A newly discovered variety, Aulonocara sp. Stuartgranti Maleri, has been found to prefer a habitat consisting primarily of sandstone and granite cliffs in water between 25 and 30 degrees Celsius. The sunshine peacock cichlid is extremely sensitive to water temperatures; heat above 31 degrees is lethal, though most fish can survive brief moments at 32 degrees without harm as long as they are not exposed to these high temperatures for longer than half an hour or so.
Sunshine peacock cichlid size
This species can grow to a size of 5 inches (13 cm) in length.
Sunshine peacock cichlid tank size
Due to their size, the minimum recommended tank size is 55 gallons (208 liters)
A tank between 50 and 55 gallons should house your sunshine peacock cichlid perfectly (though they will live in an aquarium as small as 40 gallons). Since they are susceptible to copper poisoning, use glass or acrylic aquariums only; never use polycarbonate tanks because they may leach plasticizers into your water that can be harmful to your fish. Sunshine peacocks require a sand substrate for digging and egg-burying.
They prefer moderate light levels (under 2 watts per gallon), slightly acidic water pH levels around 6.5, and temperature at 77 to 81 degrees Fahrenheit. They need plenty of hiding places, like rocks and sunken pots with caves carved out of them, so provide lots of decorations that have holes in them for your pet sunfish.
Sunshine peacock cichlid tank mates
Cichlids are not overly aggressive as far as fish go, and most will do just fine with other fish of a similar size or temperament. A good rule is to provide each adult with twice as much space as they have in length.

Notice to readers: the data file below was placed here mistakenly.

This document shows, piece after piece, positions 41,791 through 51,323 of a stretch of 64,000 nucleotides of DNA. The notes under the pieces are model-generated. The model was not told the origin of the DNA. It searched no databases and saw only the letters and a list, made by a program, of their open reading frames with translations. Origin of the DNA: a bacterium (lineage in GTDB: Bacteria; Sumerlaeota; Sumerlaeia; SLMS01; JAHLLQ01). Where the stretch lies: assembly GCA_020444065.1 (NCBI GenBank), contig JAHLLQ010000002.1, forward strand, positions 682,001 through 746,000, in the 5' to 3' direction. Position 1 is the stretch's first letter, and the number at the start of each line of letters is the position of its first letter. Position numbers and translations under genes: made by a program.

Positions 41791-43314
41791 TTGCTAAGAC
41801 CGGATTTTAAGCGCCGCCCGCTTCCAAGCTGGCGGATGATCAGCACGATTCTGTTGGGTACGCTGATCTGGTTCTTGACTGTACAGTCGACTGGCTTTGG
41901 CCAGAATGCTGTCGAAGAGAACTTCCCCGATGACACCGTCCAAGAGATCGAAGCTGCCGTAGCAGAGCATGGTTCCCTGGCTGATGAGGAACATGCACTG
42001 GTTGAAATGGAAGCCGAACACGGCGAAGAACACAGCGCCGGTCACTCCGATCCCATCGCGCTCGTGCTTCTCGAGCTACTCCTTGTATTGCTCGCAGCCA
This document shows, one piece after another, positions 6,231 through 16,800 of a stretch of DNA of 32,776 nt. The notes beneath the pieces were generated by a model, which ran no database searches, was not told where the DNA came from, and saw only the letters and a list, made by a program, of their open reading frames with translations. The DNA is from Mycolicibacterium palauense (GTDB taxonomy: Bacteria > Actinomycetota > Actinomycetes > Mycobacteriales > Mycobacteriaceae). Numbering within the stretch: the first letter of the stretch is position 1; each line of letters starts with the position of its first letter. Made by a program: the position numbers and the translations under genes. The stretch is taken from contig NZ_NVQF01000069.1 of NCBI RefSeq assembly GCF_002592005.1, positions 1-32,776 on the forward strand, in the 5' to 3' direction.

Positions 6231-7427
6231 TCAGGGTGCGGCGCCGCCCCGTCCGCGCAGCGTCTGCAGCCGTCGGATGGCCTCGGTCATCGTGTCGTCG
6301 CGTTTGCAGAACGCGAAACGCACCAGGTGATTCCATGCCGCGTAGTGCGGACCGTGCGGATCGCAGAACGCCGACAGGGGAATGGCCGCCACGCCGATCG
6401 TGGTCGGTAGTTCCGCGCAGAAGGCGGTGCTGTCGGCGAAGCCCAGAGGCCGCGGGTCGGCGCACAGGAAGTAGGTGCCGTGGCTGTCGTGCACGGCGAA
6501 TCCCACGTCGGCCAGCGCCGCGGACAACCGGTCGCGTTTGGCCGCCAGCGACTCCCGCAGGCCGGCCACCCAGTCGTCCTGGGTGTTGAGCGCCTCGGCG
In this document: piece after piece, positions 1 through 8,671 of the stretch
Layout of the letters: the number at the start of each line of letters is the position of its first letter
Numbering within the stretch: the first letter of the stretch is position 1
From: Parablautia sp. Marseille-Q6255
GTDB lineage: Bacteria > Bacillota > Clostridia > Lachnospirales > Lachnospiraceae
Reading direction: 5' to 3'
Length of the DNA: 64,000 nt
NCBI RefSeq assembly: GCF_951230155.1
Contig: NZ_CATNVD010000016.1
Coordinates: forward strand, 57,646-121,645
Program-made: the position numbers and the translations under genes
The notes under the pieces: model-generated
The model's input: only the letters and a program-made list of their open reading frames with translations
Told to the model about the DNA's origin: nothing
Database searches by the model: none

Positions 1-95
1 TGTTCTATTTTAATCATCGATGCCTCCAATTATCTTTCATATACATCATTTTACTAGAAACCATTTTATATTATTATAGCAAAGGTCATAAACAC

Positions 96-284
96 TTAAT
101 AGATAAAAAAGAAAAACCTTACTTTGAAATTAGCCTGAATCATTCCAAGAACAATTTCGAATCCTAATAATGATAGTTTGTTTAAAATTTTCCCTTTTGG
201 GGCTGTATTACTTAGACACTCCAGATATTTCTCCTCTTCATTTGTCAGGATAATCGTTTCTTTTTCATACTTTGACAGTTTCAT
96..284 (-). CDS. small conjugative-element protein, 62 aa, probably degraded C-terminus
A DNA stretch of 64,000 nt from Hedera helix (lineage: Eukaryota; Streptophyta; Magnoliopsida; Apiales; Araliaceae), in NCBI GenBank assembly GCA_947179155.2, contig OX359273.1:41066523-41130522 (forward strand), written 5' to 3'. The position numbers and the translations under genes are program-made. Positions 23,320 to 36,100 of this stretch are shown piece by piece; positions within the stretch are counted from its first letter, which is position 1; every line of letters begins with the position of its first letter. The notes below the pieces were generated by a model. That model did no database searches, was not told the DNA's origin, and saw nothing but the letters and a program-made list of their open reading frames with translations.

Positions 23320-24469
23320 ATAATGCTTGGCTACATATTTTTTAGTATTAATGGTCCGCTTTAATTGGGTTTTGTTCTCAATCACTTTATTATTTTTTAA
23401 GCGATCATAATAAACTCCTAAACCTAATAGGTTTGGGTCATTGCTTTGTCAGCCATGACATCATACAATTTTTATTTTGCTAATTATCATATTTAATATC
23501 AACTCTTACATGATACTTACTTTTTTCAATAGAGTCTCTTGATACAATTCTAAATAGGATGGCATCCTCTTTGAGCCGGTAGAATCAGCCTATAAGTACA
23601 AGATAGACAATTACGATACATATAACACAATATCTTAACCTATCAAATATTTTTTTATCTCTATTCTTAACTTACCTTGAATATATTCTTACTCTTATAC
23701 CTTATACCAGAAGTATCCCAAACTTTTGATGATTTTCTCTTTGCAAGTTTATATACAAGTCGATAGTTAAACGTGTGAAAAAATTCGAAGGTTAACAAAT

The best tank mates for sunshine peacock cichlid are other peaceful fish with a similar temperament, such as zebrafish or tetras. Some fish that could be considered bad tank mates include characins like catfish (plecos), they tend to be too big and territorial to do well with a small fish like a 3-4 peacock cichlid.
Sunshine peacock cichlid breeding
Cichlids are not known for being easy to breed in home aquariums, but some species, such as Aulonocara can be relatively simple to breed once you know-how. They need an acidic environment that is soft and slightly acidic, with a pH between 6 and 7.
In my experience, they spawn best at their natural habitat of Lake Malawi around 800 meters below sea level with water temperature between 23-26 degrees Celsius; obviously impossible to replicate in your living room! Although research into breeding many Aulonocara species has been patchy, it is safe to say most will lay up to 200 eggs in a clutch every 2 or 3 days.
The parents should be removed after spawning or they will eat all of their eggs! The eggs hatch in about 10 days depending on water quality and then grow quickly, taking around 100 days to reach sexual maturity and begin mating themselves; so don’t expect anything else from your investment for at least 6 months.